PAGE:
Dan Carter never gave up on his World Cup dream as he prepares for a first World Cup final in his fourth tournament on Saturday.
The All Black fly-half missed out four years ago through injury as New Zealand won the title, while he was also forced off injured in the quarter-final loss in 2007.
He had made his first appearance in the tournament in 2003 when New Zealand lost to Australia in the semi-finals, but reflecting on his struggles with injury and form since the last World Cup said getting the chance to play in Saturday's final made all the setbacks worth it.
"The love for the jersey has driven my through. It's something I always wanted to do. 2003 gave me a taste for the first time and I never wanted it to end," he said.
"I had a good run for the first eight years of my career before finding it pretty tough with injuries and form. Just that love for the jersey and wanting to play at the highest level, represent your country and play alongside your best mates really gets you through those tough times when injured and working on your rehab.
"There were moments where I thought it might be the end but to fight through that and to be where I am now I’m pretty grateful for that and for the coaches for sticking by me. They showed a lot of faith and a big part of my motivation has been wanting to repay that trust.
"Immeditately after 2011 I was pretty devastated but I knew I still had a lot to add to New Zealnd rugby, which is why I re-signed a four-year contract. 2012 was one of my better years, hugely positive, but at the back of my mind, the reason I signed it was another chance at a Rugby World Cup.
"It was far-fetched thinking that far ahead, but it was always there at the back of my head.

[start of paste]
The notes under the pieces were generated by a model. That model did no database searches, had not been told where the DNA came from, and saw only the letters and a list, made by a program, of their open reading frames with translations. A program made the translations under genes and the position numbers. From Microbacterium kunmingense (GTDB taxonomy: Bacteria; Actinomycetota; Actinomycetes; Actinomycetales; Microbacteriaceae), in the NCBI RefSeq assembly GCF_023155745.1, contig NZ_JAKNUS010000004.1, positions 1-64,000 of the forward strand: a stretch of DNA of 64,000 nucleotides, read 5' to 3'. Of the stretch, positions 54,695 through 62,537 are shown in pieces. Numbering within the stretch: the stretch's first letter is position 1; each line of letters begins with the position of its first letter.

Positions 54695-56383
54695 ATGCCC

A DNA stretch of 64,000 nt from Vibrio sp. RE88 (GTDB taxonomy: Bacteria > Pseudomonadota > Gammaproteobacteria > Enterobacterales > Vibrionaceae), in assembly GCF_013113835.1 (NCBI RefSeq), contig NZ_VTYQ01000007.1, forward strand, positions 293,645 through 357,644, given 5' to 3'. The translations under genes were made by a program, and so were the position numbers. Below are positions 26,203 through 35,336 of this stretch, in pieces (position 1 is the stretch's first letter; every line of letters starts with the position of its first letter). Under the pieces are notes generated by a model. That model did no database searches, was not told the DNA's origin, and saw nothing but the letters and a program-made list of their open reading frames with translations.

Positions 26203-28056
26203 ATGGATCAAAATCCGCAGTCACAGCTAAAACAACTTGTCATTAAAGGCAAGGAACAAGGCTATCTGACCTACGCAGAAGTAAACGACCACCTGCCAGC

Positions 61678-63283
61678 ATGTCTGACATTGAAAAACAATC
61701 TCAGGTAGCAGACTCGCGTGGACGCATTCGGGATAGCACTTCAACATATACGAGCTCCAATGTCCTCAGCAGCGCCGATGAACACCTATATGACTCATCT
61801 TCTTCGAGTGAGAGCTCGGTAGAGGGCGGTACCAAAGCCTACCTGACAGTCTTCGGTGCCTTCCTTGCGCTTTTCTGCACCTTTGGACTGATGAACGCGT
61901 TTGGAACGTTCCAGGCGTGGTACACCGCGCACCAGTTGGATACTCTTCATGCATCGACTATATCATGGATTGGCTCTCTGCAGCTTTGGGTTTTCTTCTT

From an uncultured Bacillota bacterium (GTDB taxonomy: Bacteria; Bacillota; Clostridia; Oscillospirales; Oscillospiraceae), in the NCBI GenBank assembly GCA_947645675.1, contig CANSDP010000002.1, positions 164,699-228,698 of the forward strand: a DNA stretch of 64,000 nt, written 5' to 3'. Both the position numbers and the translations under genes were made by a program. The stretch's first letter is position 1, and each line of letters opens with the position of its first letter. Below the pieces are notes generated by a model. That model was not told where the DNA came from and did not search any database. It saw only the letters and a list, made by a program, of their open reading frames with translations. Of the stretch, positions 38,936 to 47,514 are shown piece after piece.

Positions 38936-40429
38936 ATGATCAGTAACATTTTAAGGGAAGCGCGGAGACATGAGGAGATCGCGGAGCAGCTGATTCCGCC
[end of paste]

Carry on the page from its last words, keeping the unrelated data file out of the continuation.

"I just wanted to be a part of this side for the World Cup and to be here and to have achieved what we have with this side is great and I feel pretty lucky to be part of such a special side."
All Black boss Steve Hansen paid a glowing tribute to Carter ahead of the great fly-half's final Test for his country.
Carter will win his 112th cap for the All Blacks on Saturday but Hansen added that he had "enhanced" the concept of what being an All Blacks fly-half will mean in the future while adding that he was "just a normal, good bloke".
"I don’t think a guy who has played over 100 Tests like Dan has, I don’t think his career is defined by one game," Hansen said
"His career has already been defined as one of greatness and he’s added to the jersey in many many ways and over many many Tests. It’s an important game for him and everyone involved, but it certainly won’t define his career.
"He’s enhanced the jersey. When you start out as an All Blacks that’s one of the greatest things you can do. In his position that’s pretty remarkable when you think about Grant Fox and Andrew Merhtens, when those guys left we said we couldn’t replace them and a little fella from Southbridge has done that.
"He’s done it in a nice way, he’s a humble bloke. He’s brought a new dimension to being a fly-half with his tackling – [laughing] I don't think Foxy made one in his career – but the modern 10 has to tackle and he’s left that legacy for all fly-halves and he's done it with a lot of courage.
"His goalkicking has been great, but I admire that he’s gone through adversity over the last few years and it would have been easy having done everything in the game to walk away and say enough’s enough, but he wanted to finish playing well and he’s done that by getting over those injuries and being in good form.
"He’s just a normal good bloke, likes a beer, likes a laugh, and he’s nice company."